The reason why Palestinians insist that all Jews must leave their future state is because they do not recognize the legitimacy of Israel or the Jewish presence anywhere in the land. And Palestinian political culture is so steeped in violence and hatred of Jews and Israel that it is literally impossible to believe that Jews, even if they behaved like Quakers, could live in a Palestinian state.

Moreover, Ya’alon’s point about the example of Gaza is telling. Removing every Jew from Gaza didn’t satisfy the Palestinians there. Not only did the Palestinians burn the synagogue buildings and the tomato greenhouses left behind by the Israelis for them to use, they immediately began to use that land for launching terrorist missile attacks inside of Israel. So long as the Arabs still view the conflict as zero-sum game in which the goal is to remove or kill every Jew, territorial withdrawals won’t bring peace. If the Palestinian vision of peace — even the vision articulated by so-called moderates like Palestinian Authority leader Mahmoud Abbas — is predicated on ridding the land of Jews rather than embracing coexistence, then there will be no peace.

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Obama’s Priorities

Obama’s dismal record on human rights and democracy promotion is increasingly evident to those on the Right and the Left. It extends from major policy decisions (indifference and hostility to the Green Movement) to appointments, or lack thereof. For example, 15 months into his term, he has yet to name an Ambassador at Large for International Religious Freedom despite the pleas of advocacy groups. We know that anti-Semitic incidents doubled last year and Christian advocacy groups have likewise tracked “a surge in incidents of violence against Christians.” Obama did however appoint an envoy to the Organization of Islamic Conference. But the post of the Ambassador at Large for International Religious Freedom goes unfilled.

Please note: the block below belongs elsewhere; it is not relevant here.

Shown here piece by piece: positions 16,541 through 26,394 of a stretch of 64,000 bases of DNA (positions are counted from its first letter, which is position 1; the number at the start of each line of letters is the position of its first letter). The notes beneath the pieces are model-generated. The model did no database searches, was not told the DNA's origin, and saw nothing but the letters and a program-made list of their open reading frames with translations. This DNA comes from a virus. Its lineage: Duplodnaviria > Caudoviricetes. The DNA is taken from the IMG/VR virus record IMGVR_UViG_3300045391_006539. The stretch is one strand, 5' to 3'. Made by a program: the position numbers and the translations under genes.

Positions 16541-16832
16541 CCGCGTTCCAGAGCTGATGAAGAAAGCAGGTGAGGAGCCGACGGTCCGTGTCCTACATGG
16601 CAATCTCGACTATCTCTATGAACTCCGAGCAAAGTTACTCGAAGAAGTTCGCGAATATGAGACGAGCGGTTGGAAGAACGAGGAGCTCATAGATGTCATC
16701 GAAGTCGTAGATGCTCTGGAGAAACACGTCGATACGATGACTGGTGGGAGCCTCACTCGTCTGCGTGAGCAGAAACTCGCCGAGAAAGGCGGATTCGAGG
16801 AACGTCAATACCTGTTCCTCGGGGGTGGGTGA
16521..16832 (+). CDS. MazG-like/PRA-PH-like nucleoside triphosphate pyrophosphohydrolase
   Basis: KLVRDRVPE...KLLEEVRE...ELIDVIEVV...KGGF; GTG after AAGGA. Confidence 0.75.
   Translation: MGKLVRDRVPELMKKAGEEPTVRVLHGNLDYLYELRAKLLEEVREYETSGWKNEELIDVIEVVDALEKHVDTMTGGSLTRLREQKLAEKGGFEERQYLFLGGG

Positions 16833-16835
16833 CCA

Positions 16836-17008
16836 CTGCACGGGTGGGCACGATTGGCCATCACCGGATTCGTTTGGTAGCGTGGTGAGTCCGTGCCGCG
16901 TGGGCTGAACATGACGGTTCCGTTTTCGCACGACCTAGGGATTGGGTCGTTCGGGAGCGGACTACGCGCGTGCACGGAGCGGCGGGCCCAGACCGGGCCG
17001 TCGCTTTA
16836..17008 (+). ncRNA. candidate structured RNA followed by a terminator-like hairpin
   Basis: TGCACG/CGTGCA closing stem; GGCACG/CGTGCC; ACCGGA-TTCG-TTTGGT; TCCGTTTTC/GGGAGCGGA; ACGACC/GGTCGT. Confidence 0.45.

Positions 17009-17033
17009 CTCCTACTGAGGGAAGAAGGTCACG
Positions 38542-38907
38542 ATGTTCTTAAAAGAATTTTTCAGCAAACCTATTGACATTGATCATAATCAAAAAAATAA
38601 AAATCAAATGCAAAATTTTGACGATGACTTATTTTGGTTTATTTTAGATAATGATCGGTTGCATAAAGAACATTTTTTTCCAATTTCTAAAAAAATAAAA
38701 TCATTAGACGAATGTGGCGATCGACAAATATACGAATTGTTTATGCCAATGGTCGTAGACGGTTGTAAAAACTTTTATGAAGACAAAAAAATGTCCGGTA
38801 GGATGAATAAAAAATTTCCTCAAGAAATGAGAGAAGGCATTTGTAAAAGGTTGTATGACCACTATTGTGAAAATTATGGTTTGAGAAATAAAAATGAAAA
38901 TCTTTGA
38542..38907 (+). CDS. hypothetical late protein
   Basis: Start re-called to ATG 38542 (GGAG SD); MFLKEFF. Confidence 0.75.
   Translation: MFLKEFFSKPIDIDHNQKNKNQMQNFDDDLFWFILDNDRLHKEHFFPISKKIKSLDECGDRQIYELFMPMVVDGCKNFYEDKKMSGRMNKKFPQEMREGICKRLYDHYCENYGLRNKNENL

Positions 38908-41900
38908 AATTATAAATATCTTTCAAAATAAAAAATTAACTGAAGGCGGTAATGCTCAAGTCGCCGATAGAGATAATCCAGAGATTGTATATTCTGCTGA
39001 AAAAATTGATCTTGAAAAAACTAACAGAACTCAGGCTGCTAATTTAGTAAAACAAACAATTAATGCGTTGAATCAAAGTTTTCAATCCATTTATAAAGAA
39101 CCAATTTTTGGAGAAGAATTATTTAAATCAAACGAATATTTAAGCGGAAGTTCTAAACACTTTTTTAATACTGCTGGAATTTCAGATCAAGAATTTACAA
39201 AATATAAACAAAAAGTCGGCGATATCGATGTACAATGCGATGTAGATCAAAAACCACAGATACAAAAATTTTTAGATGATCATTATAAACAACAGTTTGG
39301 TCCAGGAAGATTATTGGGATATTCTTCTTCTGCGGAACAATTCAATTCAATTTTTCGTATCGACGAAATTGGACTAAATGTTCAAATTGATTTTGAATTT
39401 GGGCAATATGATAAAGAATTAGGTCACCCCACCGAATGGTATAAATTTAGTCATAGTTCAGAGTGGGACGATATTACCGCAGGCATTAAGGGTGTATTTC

Writing last month, Thomas Farr explained:

Almost 14 months into the Obama presidency, the ambassador at large for international religious freedom — a position mandated by the International Religious Freedom Act — has not been named, even though other positions of less weight and importance to our national interests have long been filled.

The leading candidate for the religious freedom job is said to be a highly intelligent and charismatic pastor, an author and a thoroughly good person who has the friendship of Secretary Hillary Clinton. Those are important attributes. Indeed, having the trust of the Secretary is vital. But more is needed. To be successful, this ambassador at large needs foreign policy experience. Without it, it will be extremely difficult to succeed within Foggy Bottom’s notoriously thorny bureaucracy, let alone deal with foreign officials who believe (as many do) that U.S. international religious freedom policy is a vehicle of cultural imperialism.